In FIG. 4, at the left, is shown a construction according to the invention in which a reinforcing channel 60 has been installed, disposed in the recess, affixed by screws 36 to the runner and the framing behind. The channel 60 adds additional strength to the partition structure, particularly at locations where it is desired to hang modular furniture components, and further provides a means for engaging support brackets. The channels 60 are provided in predermined lengths sufficient to span at least two studs 12. For example, for studs on 24 inch centers, the channels 60 may be advantageously provided in 36 inch lengths. Referring briefly to FIG. 5, left side, a cabinet component 62 is hung on the wall by means of a hanging bracket 63 which hangs on the lower leg of the channel 60.
Referring again to FIG. 4, at the left there is shown an electrical box having outlets 64 which protrude through the runner 30a and the channel 60 into the recess 44. A special cap section 66 with a hood 67 is provided to enable wires to reach from the outlets 64, through the hood 67 outside the wall to a desk surface or wherever desired.
At the right of FIG. 4, a variation of the runner 30a' is shown, having two ledges 68 extending outwardly from the runner web into the recess 44. Electrical and communications wires and cables lie on the ledges, supported and guided thereby, and protected and concealed within the recess.
Referring again to FIG. 5, left side, a bracket 63 extends into the recess 44, hooking onto the lower flange of the channel 60. The cap 15b is either interrupted or formed with holes or slots for allowing the bracket to pass therethrough. The portion of the bracket 63 lying outside the wall surface is suitably designed according to the attachments needed for the cabinet 62 or other furniture component. Note that the placement of the bracket 63 along the channel is independent of the location of the studs 12 or the vertical joints between wall panels 10.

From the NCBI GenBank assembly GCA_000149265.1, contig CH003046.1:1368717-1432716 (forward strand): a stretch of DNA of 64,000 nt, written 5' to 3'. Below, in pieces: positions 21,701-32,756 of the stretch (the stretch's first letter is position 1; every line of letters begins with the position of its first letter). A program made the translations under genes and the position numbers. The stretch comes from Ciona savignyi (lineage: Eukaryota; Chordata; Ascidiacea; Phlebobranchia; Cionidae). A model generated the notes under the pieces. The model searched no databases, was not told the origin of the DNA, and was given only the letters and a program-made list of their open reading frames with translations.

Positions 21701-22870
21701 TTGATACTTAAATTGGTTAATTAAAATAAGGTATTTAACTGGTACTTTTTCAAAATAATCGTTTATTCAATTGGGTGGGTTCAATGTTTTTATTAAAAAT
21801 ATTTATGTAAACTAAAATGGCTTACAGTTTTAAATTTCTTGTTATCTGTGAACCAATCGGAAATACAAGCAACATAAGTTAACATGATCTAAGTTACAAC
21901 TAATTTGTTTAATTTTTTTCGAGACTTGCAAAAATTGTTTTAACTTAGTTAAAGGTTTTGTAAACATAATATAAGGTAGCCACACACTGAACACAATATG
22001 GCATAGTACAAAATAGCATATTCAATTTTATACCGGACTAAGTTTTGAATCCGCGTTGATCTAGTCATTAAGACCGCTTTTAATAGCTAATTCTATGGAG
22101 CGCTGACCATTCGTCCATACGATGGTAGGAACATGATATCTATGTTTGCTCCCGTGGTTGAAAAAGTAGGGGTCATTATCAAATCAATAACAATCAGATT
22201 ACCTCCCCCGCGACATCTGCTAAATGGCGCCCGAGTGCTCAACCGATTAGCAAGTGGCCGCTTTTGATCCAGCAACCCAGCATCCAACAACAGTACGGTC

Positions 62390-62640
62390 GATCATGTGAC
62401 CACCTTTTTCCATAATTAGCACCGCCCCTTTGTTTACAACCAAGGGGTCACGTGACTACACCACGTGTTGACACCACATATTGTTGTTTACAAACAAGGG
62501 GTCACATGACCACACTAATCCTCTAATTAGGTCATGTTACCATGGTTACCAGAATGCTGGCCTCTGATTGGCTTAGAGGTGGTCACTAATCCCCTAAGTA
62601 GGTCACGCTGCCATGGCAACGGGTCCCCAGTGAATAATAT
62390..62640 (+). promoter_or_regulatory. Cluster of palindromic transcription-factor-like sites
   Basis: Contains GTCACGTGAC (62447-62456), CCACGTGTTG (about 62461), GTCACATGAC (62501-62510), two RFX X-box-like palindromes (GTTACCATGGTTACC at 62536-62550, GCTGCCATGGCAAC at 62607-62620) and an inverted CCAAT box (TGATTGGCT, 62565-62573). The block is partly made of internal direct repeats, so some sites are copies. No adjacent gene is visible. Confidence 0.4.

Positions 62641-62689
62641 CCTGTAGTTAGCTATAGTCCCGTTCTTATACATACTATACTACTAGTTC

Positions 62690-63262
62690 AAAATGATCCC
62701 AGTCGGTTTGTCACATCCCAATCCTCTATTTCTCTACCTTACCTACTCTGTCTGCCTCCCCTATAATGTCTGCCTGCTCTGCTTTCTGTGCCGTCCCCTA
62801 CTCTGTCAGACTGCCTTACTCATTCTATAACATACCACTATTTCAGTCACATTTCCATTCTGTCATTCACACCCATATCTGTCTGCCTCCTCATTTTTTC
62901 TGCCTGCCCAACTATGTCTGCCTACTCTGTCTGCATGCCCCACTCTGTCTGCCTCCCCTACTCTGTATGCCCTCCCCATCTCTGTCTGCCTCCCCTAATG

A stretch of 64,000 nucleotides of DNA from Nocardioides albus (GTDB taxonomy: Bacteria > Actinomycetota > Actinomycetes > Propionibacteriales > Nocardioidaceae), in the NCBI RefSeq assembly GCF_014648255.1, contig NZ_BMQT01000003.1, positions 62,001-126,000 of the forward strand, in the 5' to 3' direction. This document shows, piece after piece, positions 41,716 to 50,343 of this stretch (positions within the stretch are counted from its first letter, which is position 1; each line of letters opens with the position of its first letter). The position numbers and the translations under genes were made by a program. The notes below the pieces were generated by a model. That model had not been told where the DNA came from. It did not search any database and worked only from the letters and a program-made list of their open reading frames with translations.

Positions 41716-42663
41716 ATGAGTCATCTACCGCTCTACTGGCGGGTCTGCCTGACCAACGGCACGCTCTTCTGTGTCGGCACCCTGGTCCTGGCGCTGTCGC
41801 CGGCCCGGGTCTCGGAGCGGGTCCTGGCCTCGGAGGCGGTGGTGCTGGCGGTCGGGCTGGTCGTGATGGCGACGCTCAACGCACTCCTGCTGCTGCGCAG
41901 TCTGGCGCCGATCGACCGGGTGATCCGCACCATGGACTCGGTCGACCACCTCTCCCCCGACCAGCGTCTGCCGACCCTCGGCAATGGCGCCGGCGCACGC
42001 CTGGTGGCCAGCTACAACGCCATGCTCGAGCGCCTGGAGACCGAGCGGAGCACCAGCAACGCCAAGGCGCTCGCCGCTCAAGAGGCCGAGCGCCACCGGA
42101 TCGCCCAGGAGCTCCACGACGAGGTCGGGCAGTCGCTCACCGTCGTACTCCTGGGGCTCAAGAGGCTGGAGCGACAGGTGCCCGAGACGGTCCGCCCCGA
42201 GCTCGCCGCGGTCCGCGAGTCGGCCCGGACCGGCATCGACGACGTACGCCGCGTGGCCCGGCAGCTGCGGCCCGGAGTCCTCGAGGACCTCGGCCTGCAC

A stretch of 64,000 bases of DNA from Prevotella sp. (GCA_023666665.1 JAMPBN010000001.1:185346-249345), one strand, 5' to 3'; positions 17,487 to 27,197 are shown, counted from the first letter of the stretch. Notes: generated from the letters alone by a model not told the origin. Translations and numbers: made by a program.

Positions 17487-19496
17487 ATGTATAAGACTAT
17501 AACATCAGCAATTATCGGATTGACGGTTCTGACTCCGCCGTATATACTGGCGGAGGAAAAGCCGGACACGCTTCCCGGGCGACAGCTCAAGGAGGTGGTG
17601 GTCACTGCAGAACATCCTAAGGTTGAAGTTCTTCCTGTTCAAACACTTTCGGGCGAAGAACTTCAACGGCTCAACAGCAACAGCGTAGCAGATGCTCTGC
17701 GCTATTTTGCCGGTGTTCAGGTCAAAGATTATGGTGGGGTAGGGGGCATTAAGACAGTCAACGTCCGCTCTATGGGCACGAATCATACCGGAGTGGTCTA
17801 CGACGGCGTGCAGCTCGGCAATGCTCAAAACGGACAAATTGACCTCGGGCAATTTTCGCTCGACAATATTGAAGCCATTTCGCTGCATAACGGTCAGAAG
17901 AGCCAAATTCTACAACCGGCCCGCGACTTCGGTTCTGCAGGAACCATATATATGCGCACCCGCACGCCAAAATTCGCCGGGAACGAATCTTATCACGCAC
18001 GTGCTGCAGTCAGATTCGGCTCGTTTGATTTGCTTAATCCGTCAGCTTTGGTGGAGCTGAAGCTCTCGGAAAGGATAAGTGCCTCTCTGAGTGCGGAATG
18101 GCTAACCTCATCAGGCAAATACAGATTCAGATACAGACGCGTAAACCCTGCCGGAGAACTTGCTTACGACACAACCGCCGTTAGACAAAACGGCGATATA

At the right side of FIG. 5, there are shown additional variations of the preferred embodiments. The wall panels 10' have plain edges and are attached to the panel edge engaging means of runner 30" by screws 71. The shelves 37' of the runner are not flanged. The cap 15' is formed to conceal the screws 71, and to allow for a channel 60' having unequal length legs. The bracket 72 extends downwardly from the cap 15', supporting a cabinet 73 hanging below the level of the cap and runner.
FIG. 6 illustrates further uses and embodiments of the invention. At the left, a shelf, desktop or table 16c is supported from below by a cantilever bracket 20. A bracket 75 engaging the channel 60 as described above extends downwardly, engaging an attachment device 76 which, in turn, engages the cantilever bracket 20.
At the right of FIG. 6, a shelf or desktop 16a' for lighter duty is supported by a bracket 77 which fastens to the runner 15a with screws 78. A portion of the lower leg 79 of the cap 15 is bent upwardly to avoid interference with the bracket 77. Note again that the desktops and shelves are supported without dependence on the framing configuration or the location of the vertical joints between wall panels.
Suitable materials include extruded aluminum for the runners and steel for the channels. The cap may be of plastic if desired.
While several particular embodiment of this invention have been described, it will be understood that the invention may be modified within the scope and spirit of the appended claims.